Western pygmy perch

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Western pygmy perch
Pygmy Perch Male.jpg
Photo by Jim Owens
Male, showing breeding colors
Pygmy Perch Female.jpg
Photo by Jim Owens
Female, showing breeding colors
Not evaluated (IUCN 3.1)
Scientific classification
Kingdom: Animalia
Phylum: Chordata
Class: Actinopterygii
Order: Perciformes
Family: Percichthyidae
Genus: Nannoperca
Species: N. vittata
Binomial name
Nannoperca vittata
(Castelnau, 1873)
  • Edelia vittata Castelnau, 1873

The western pygmy perch (Nannoperca vittata) is a species of temperate perch endemic to southwest Australia. A relatively small fish, it can reach 8 cm (3.1 in) TL.[1]


Pygmy perch are egg layers. They produce eggs singly, laying 12 to 15 over a period of up to three hours.

During the breeding season (July to November), both sexes become noticeably more colorful. Most of the male’s fins (except for the pectoral) become black, and its sides have an orange tinge on the lower and upper body. The upper portions of the female’s sides become bluish.

The eggs measure around 1.2 mm and are slightly adhesive, which allows them to cling to submerged plants, rocks, or debris. Spawning usually occurs in the latter part of the morning.

Hatching occurs after around three days from laying. The 3-mm larvae look quite different from juveniles of the species and have no mouth for several days, but are recognizably perch-like after around 27 to 30 days.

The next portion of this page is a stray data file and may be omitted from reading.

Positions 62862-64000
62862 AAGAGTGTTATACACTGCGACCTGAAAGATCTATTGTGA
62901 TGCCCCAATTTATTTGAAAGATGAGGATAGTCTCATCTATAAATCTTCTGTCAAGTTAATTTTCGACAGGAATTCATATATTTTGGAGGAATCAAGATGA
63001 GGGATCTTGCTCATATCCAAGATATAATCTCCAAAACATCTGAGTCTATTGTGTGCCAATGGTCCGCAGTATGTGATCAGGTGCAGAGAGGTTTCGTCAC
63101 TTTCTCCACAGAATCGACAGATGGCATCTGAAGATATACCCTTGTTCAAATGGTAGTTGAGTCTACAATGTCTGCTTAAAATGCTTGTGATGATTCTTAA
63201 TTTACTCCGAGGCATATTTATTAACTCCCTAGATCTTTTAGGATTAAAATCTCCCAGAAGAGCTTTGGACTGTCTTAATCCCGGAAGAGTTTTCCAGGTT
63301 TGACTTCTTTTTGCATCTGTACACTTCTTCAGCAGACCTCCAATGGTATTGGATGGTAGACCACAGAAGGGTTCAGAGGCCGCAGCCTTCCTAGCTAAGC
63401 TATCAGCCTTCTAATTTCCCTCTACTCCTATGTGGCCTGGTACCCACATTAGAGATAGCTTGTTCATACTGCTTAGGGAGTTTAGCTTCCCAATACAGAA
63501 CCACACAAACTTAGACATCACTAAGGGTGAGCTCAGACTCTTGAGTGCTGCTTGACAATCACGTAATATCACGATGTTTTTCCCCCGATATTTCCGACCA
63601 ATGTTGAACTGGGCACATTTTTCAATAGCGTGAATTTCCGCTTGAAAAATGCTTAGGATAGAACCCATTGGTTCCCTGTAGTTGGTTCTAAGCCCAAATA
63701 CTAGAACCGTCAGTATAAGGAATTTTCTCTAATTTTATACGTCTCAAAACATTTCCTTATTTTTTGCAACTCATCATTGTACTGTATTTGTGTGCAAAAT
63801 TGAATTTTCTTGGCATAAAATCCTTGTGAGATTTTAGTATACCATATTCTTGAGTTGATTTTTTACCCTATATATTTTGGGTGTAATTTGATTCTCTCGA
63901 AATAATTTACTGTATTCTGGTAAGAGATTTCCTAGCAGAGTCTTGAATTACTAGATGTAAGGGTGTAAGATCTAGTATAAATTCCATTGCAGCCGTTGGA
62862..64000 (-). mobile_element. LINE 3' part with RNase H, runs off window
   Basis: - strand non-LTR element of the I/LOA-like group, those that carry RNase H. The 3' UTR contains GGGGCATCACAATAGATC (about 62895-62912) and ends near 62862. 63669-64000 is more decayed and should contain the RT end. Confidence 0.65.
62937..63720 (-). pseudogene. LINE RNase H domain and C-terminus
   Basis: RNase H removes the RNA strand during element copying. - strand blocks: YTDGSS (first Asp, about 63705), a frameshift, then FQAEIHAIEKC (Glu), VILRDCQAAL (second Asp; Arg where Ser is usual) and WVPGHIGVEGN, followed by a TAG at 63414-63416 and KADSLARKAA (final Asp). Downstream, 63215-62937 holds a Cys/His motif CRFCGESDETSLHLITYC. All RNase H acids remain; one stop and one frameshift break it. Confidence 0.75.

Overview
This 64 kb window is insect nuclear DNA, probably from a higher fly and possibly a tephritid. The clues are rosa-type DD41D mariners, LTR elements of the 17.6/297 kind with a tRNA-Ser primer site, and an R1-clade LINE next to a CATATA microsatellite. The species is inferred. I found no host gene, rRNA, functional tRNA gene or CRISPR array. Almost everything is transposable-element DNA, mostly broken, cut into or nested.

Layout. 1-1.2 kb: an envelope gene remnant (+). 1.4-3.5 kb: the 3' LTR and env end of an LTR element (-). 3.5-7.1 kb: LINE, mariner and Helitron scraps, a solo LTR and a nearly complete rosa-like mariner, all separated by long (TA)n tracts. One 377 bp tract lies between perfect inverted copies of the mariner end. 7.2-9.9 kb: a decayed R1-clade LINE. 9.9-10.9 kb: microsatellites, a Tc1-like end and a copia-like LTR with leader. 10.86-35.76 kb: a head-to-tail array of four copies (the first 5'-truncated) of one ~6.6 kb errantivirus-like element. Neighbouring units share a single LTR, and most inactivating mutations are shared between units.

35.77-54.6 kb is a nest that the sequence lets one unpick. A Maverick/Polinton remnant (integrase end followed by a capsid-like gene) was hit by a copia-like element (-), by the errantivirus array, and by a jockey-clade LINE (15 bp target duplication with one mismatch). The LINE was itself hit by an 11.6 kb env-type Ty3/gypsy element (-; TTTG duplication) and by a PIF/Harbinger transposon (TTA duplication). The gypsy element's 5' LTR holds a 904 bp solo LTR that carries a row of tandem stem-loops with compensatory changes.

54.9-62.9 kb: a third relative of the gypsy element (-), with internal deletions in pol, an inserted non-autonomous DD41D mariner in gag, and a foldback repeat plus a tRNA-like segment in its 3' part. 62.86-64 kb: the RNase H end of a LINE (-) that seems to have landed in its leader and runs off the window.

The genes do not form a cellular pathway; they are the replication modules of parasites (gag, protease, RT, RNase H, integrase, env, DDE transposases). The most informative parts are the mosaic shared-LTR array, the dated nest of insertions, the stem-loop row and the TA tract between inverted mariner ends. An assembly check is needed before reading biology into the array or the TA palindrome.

Photo by Jim Owens
Western pygmy perch larva


They are found predominantly in lakes, streams, and swamps, and can withstand a degree of brackishness. They have a preference for living among vegetation in the shallows around the water perimeter, and acclimatize readily to a range of water temperatures from almost 0 to 25°C.

Western Pygmy Perch Map .jpg


Mainly carnivorous, they eat various dipteran larvae, including mosquitos, ostracods, and copepods, and small quantities of algae, and are adept at taking mosquitoes from the surface of the water.


Pygmy perch may be safely kept in an aquarium along with tropical fish. They are considered safe with tadpoles, so are used in frog ponds to control mosquito larvae.


  1. ^ Froese, Rainer and Pauly, Daniel, eds. (2014). "Nannoperca vittata" in FishBase. February 2014 version.